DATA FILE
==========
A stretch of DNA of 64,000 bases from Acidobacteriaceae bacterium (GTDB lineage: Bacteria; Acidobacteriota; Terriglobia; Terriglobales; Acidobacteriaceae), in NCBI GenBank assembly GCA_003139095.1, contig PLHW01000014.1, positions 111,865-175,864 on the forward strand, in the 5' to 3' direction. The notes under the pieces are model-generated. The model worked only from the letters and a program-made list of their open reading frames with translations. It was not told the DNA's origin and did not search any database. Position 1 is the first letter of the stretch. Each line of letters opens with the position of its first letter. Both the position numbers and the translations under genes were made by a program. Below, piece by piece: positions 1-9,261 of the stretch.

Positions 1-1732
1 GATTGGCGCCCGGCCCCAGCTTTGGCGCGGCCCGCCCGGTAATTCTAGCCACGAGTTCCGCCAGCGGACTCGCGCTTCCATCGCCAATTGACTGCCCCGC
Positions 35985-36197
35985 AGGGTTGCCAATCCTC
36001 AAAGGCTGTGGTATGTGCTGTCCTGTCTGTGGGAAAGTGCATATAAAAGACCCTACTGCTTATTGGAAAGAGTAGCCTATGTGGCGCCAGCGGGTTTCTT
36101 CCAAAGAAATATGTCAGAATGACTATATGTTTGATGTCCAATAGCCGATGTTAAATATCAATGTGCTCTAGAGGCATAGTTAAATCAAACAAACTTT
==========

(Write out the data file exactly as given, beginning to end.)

A stretch of DNA of 64,000 bases from Acidobacteriaceae bacterium (GTDB lineage: Bacteria; Acidobacteriota; Terriglobia; Terriglobales; Acidobacteriaceae), in NCBI GenBank assembly GCA_003139095.1, contig PLHW01000014.1, positions 111,865-175,864 on the forward strand, in the 5' to 3' direction. The notes under the pieces are model-generated. The model worked only from the letters and a program-made list of their open reading frames with translations. It was not told the DNA's origin and did not search any database. Position 1 is the first letter of the stretch. Each line of letters opens with the position of its first letter. Both the position numbers and the translations under genes were made by a program. Below, piece by piece: positions 1-9,261 of the stretch.

Positions 1-1732
1 GATTGGCGCCCGGCCCCAGCTTTGGCGCGGCCCGCCCGGTAATTCTAGCCACGAGTTCCGCCAGCGGACTCGCGCTTCCATCGCCAATTGACTGCCCCGC
Positions 35985-36197
35985 AGGGTTGCCAATCCTC
36001 AAAGGCTGTGGTATGTGCTGTCCTGTCTGTGGGAAAGTGCATATAAAAGACCCTACTGCTTATTGGAAAGAGTAGCCTATGTGGCGCCAGCGGGTTTCTT
36101 CCAAAGAAATATGTCAGAATGACTATATGTTTGATGTCCAATAGCCGATGTTAAATATCAATGTGCTCTAGAGGCATAGTTAAATCAAACAAACTTT